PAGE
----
“Destiny and Power” can be comfortably digested by Democrats or Republicans, evenly distributing the triumph and disappointment of times past. The relationship between Reagan and his vice president, together with rivalry of their wives, is vastly entertaining. Unflattering references to Cheney and Rumsfeld have been duly reported. Make up your own mind about the Freudian dialogue hinted between #41 and #43.
George Herbert Walker Bush, 20th-century gentleman and public servant, never regretted articulating the famous credo that cost him his job: “Read my lips.” — RICHARD PRESS
Bush’s use of “shirtings” reminded me of a 1979 article by Russell Baker:
42L, 38 waist, and (IIRC) 6-foot-2. Not far off my own measurements.
One pedantic note for Mr. Press: Bush wasn’t a “GI”, he was in the Navy.
Thanks for your note. Correct. “World War II U.S. Navy Pilot.”
An enjoyable read as always. I’ll add the book to my list. Speaking of which, when will we get your memoirs Richard?
Bush could have used a dose (or more) of J. Press, with the attention paid to interesting worsteds, melange woolens, and bold, colorful tweeds. While perhaps a stickler about Ivy League tailoring, he, like nearly every other politician who (by necessity) caters to the masses, wore clothing that was mostly boring. Adler carried Southwick and Norman Hilton, so we might guess interesting cloth choices abounded. Advisors, populist to a fault, likely warned that a bold glen check shetland tweed-OCBD combo would be a turn-off to Joe Six Pack.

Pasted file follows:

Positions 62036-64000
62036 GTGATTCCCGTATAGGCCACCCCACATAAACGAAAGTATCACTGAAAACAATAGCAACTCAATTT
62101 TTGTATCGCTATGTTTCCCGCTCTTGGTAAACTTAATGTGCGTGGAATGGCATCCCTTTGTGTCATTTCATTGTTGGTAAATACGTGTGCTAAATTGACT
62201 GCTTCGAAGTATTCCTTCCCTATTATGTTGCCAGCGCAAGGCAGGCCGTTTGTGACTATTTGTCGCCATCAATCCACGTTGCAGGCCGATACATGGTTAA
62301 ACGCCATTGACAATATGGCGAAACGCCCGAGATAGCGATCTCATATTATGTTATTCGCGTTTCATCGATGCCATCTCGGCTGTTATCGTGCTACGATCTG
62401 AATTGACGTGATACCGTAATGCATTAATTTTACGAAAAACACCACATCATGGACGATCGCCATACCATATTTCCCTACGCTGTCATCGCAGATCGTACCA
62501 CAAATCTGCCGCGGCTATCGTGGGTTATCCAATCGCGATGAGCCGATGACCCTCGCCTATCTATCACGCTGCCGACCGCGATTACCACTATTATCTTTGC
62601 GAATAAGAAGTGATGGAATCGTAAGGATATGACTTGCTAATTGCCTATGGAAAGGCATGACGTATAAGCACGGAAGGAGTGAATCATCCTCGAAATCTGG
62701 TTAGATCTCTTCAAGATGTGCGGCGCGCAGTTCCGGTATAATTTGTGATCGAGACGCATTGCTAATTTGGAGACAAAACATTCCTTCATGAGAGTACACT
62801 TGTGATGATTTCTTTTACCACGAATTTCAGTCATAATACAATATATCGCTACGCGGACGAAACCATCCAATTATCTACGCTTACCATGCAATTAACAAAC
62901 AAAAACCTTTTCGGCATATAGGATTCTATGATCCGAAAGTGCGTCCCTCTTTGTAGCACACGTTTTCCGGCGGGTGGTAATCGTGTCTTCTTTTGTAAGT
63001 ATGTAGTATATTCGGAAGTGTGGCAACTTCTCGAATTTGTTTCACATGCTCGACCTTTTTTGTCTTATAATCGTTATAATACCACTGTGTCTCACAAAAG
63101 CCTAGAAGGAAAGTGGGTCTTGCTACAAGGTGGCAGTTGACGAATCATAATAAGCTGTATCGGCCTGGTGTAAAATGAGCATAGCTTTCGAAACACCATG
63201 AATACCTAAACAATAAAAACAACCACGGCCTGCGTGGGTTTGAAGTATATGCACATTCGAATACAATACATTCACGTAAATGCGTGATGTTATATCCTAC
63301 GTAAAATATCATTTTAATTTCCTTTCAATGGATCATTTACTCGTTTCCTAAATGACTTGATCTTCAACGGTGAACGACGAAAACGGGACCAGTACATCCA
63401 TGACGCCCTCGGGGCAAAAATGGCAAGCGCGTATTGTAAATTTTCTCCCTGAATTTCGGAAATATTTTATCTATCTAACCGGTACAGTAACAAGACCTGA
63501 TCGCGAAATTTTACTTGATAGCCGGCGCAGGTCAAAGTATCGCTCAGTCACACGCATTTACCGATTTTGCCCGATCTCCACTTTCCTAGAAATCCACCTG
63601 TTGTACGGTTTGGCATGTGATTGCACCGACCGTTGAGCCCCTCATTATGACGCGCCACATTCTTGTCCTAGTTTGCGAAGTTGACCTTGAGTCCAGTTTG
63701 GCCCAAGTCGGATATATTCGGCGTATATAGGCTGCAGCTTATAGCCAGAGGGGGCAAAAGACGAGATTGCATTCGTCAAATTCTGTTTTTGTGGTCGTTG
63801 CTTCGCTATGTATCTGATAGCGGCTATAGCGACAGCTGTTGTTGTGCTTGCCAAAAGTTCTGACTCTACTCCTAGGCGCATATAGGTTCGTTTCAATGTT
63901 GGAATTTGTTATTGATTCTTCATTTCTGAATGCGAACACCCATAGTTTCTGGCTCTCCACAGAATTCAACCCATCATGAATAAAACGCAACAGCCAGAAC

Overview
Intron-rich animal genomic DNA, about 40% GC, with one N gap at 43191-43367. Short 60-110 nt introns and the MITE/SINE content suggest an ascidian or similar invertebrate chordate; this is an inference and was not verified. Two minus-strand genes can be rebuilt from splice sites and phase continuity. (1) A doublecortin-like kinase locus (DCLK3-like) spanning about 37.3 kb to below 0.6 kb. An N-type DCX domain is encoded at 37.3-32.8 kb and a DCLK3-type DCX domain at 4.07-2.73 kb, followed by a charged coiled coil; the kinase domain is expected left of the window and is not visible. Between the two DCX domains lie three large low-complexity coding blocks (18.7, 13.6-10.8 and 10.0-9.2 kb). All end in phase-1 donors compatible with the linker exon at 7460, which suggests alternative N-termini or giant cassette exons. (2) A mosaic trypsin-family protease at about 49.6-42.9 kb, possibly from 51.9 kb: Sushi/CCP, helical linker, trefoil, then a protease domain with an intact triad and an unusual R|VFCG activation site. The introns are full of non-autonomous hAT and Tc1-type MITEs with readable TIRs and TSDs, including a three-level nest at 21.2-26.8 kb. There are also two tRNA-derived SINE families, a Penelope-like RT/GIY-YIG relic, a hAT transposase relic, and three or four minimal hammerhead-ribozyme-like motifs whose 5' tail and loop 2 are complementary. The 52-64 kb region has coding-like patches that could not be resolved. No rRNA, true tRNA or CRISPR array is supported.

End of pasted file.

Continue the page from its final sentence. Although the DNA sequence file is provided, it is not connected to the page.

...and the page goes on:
As one reflects, this allegation would hold against most men who “dress up” for work or public service. The cloth is just so tediously boring. Seems the solid navy suit (boring), white spread collar shirt (boring), and solid tie (boring) rule the day.
But then, Heyday Ivy could be boring. We’ve read words of praise for the solid charcoal grey suit, white shirt, and frequently-exalted black knit tie. Boring. Maybe, after all, this is the most deserving yet tragically accurate charge to be made–that Ivy became so bloody boring.
I recall Boyer’s observation (see his new book) that, to paraphrase, Ralph Lauren saved tweed–or, rather, more precisely, Harris Tweed. So much a savior that he deserves a monument somewhere amidst the Hebrides islands. But he also saved wool challis and bold striped ties and heathered flannels. And maybe even tattersalled oxfords.
Perhaps it wasn’t Brooks he resurrected, since that corpse was dead beyond hope. Rather, J. Press and Chipp, with their attention paid to checks, herringbones, and solid shades with some character.
Do you think those who “dress up” in solid navy suit, white shirt, and solid tie might be worried about standing out from the crowd? After all, egalitarianism is the name of the game in this brave new world. And didn’t they all dress identically in Orwell’s 1984?
Boring? I would prefer to use the word “distinguished”. Ivy never became boring. It declined from being distinguished to being “interesting”.
Forgive my utter snobbery and subjectivism, but It occurs to me that as Main Street Ivy spread across the country it was “dumbed down” to the most basic denominator, aspiring to look boring so as to appeal to people who were sold on looking vaguely Ivy but perhaps weren’t so keen on looking like they stepped out of a Brooks Brothers window display.